The Cock Pit

Focus Point 12 on the Heritage Trail

The Cock Pit

The Cock Pit

The “Cock Pit” is another strange feature of the hill, found at the very northern end, near Bidston Hall. Consisting of a narrow circular trench, approximately 10 inches deep and twenty feet in diameter, cut into the bare sandstone and surrounded by tall gorse bushes. Some say that the site was home to the illegal and barbaric sport of cock fighting, and that on certain days the emblems of past champion cockerels can still be seen. Others say that it was originally a gorse mill, where gorse was crushed for animal feed. Or could both be right?

The curious concrete structure near to the “Cock Pit” is the top of a ventilation shaft rising from the air-raid tunnels built beneath Bidston Hill during the Second World War. The ventilation shaft is kept sealed because the shaft and tunnels are extremely dangerous. If you see any sign that someone has forced a way in, please report it immediately to the ranger’s office at Tam O’Shanter Urban Farm!

Next: The Sun and Moon Goddesses Previous: Bidston Hall Up: Heritage Trail

10 Responses to The Cock Pit

  1. joyce searle says:

    I live in club house near to the cock pit. I have been clearing it up today as it is in a sorry condition. I hope to continue my work as it is a historical feature of the Hill. I am enjoying myself restoring it.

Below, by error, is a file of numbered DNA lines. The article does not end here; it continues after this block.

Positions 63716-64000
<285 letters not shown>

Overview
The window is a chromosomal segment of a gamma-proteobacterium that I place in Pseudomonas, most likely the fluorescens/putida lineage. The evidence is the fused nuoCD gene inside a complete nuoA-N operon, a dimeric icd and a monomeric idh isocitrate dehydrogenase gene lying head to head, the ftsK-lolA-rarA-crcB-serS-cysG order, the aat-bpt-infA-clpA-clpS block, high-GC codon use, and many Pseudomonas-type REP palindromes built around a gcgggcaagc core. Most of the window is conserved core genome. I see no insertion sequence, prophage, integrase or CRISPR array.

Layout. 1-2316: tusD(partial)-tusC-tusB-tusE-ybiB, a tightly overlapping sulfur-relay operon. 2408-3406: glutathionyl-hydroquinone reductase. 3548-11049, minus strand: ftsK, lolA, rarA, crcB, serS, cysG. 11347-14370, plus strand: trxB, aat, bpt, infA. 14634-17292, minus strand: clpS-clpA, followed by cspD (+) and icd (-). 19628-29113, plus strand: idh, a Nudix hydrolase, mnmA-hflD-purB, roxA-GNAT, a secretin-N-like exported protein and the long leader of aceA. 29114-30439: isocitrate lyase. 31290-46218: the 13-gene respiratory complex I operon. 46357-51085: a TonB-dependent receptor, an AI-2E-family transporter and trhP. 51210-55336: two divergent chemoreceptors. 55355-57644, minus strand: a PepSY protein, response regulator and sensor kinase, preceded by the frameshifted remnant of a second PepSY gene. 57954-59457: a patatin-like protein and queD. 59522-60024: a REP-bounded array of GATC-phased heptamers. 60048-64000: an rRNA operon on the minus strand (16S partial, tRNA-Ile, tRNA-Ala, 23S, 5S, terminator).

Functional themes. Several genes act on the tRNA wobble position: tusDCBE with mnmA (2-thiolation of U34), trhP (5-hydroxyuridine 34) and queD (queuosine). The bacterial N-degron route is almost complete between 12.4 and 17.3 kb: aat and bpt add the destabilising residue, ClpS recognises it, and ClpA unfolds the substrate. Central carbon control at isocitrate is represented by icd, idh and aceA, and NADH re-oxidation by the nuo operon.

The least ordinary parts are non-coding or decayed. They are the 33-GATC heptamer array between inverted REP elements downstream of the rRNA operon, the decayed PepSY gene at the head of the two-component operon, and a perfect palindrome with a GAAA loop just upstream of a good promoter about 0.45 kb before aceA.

2. We went up to bidston hill today to try and find this as we could not find it could you give us pin point directions to were this is much a appreciated

    • admin says:

      It’s at the extreme north end of Bidston Hill park, as marked on the Heritage Trail map. The Club House is the nearest building. There’s a ventilation shaft for the Bidston Hill tunnels nearby, concreted over for safety reasons. I usually get there by taking the path through the woods from the Horse’s Head towards Bidston Hall, then breaking off to the right.

  3. Peter Rafferty says:

    On the western side of the hill behind the cock put and also towards the horse carving are a series of brick structures with concrete bases. The bricks are stamped as of the ruabon and norwich brick works. Norwich had some brick works to this day, but ruabon brick works seems to date the structures as later than 1876. Does anybody have any idea what these structures were for? There is a degree of dressed stone thrown in too so I’m wondering if this was just recycled stone from the Stanley estate or something relating to works on the hill at the turn of the century?

  4. Stan Beer says:

    The cockpit has similarities to size and trench features as the existing windmill. Is it possible that previous to being a cock pit it had been a mill? It is is a lot of work just for a cockpit.

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